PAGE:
X-ATI Girl, please tell me how I can get this message across to her: I am in love with this woman.  I need her to trust that I love her more than anything in life.  I do not care what her past was, I do not care what her present is, it doesn’t matter to me who her parents are or how many siblings she has.  I love her and I just want her to let me love her. 

Sincerely, 

Hopeful in Halifax

Dear X-ATI Girl, 

I do not know how to explain to the non-X-ATI guy where I am coming from.  Of course he must be trying to deceive me; I have never had anyone “love” me like this before now.  I doubt his sincerity daily because his actions are so out of the ordinary for me.  He sends me flowers on a regular basis.  He buys my dinner every time we spend time together.  He cooks for me (and cleans without making any “that’s a girl’s job” jokes).  He calls me just to check in and see if I’m okay.  He always comments on my being able to do anything in life that I want to do even when it is a career that I have always believed to be un-lady-like.  He tells me all of the time that he feels so lucky to have met me.  (Isn’t the fact that he’s even using the word “luck” a bad sign?) 

The only relationship I have had previously was when I was 15 and a man approached my father about the possibility of courting me.  This man had been previously married, his wife had left in a terrible act of defiance, and he desperately needed my help to raise his 5 children…oh yeah, and he felt it was God’s will that he court me, too.  After 5 hours of careful consideration, my parents granted him permission to court me, and we began sitting together in church.  From the onset of our relationship, he did everything that I had grown to expect in a man.  When one of the children got upset in church, I took them out.  He never changed a diaper while he was in my presence.  He never cooked a meal (that was a girl’s job after all).  He began to believe that it was not God’s will that I be allowed to drive, and after sharing this conviction with my father, my car was quickly sold to the highest ATI bidder.  This man was 18 years my senior and eager to share his thoughts on my life actions, making sure that I did not make the same mistakes that he did in his youth.  It was during this time that most outside influences were removed from my life.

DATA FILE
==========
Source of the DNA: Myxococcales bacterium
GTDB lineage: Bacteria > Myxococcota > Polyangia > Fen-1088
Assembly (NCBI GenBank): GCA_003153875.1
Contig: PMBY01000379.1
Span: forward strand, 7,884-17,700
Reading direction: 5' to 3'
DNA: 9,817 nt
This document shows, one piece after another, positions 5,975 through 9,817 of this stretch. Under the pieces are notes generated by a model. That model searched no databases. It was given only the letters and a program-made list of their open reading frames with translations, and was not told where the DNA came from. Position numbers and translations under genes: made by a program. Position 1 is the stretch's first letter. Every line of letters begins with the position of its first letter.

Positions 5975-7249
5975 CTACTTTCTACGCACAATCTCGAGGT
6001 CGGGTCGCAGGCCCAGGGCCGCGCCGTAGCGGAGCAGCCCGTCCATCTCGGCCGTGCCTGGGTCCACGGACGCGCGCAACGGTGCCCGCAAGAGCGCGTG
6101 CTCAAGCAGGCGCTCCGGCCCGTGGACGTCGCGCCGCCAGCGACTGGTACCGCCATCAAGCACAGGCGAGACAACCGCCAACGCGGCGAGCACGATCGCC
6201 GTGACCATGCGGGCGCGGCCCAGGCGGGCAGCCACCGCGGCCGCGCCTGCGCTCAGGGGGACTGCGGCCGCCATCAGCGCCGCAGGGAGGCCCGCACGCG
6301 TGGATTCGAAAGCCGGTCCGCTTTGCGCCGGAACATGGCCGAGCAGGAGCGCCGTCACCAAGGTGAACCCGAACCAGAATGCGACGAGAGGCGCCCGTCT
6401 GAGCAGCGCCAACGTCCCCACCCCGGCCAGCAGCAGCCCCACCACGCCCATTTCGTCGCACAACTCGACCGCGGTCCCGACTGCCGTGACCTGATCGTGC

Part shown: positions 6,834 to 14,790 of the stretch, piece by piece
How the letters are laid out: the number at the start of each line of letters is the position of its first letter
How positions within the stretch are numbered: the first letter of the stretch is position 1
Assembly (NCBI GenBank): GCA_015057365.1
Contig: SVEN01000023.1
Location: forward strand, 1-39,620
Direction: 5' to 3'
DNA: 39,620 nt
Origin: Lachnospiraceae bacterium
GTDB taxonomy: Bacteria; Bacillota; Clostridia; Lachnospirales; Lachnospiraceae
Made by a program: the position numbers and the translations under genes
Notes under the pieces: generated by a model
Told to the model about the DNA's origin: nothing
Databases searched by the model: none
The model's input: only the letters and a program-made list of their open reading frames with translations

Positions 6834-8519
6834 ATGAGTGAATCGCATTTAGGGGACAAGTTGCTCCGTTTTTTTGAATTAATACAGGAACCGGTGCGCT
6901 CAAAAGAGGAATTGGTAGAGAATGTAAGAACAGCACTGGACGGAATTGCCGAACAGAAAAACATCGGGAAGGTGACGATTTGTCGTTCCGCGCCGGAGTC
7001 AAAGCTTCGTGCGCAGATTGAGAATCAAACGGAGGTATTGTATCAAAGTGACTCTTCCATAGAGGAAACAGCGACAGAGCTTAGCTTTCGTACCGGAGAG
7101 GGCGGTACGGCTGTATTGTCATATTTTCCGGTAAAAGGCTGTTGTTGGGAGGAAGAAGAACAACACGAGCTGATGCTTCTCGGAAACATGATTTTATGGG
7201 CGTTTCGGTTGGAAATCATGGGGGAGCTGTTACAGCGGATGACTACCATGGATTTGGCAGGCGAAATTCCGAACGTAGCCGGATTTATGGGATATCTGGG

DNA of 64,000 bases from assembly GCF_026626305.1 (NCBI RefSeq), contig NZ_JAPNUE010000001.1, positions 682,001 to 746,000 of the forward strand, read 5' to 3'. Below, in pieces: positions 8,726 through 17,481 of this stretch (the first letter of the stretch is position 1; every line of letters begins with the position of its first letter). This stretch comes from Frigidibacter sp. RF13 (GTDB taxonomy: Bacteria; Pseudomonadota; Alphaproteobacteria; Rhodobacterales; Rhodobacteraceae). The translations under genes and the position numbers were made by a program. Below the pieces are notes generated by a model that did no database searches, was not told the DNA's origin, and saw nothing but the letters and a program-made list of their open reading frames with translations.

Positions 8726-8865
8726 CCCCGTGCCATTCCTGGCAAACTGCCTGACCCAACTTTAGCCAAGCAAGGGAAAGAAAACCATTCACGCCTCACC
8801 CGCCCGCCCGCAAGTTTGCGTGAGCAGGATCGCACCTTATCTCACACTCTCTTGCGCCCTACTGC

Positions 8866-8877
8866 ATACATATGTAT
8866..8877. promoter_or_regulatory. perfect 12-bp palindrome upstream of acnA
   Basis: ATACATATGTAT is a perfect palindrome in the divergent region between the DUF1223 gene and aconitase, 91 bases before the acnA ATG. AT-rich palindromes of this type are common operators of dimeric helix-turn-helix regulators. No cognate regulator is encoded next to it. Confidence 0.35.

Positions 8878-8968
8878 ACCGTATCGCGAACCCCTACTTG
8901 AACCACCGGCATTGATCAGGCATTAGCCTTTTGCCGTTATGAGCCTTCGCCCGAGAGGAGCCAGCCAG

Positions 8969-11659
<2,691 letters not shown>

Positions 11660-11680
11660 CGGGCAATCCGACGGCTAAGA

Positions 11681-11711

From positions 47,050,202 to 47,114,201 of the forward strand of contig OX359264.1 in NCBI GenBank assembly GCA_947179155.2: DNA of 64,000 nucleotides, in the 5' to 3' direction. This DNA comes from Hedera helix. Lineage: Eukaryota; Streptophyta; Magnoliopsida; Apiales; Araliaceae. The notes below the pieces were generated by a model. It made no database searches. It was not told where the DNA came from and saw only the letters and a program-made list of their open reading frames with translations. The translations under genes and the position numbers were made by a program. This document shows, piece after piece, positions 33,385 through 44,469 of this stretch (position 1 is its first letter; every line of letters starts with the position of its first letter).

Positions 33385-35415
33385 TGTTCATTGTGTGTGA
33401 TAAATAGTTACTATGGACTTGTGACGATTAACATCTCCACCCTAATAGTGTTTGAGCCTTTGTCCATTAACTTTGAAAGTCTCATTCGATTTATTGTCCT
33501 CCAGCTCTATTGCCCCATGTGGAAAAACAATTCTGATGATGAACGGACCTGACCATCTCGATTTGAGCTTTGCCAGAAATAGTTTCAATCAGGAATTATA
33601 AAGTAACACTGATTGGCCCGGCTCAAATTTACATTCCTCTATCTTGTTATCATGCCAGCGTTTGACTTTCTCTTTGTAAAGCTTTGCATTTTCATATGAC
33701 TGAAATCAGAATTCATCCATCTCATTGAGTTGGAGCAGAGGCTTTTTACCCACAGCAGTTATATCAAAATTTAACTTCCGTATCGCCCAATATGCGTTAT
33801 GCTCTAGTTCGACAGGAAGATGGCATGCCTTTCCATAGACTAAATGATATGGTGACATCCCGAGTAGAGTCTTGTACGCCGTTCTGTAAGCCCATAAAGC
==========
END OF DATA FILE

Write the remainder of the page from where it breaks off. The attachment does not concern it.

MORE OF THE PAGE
We courted for 3 years before he told me one day that God had clearly shown him that he should not marry me and our courtship should end.  I felt used and abused by both him and my parents.  How could this have ever been God’s will?  Who was faking it?  Who was lying?  Who just didn’t care what happened to me?  While I was relieved that I did not have to marry him, my emotional attachment to his children and his life ran deep.  The separation felt like the tearing apart of a cloth that had been woven together.  My parents felt as if the end had been my fault – if only I had been able to be more submissive, maybe he would have married me. 

 One of the things that I find most confusing about the non-ATI-guy is that he just doesn’t care what my past was.  In fact, he tells me often that he can’t imagine my being with anyone else, and that my talking about past relationships is hard for him to listen to.  While he will and does listen to me, he asks me that I not tell him details because it pains him too much.  Does he not care that I am now a broken woman?  Doesn’t he need to know what he’s getting into?  I feel like I am betraying him.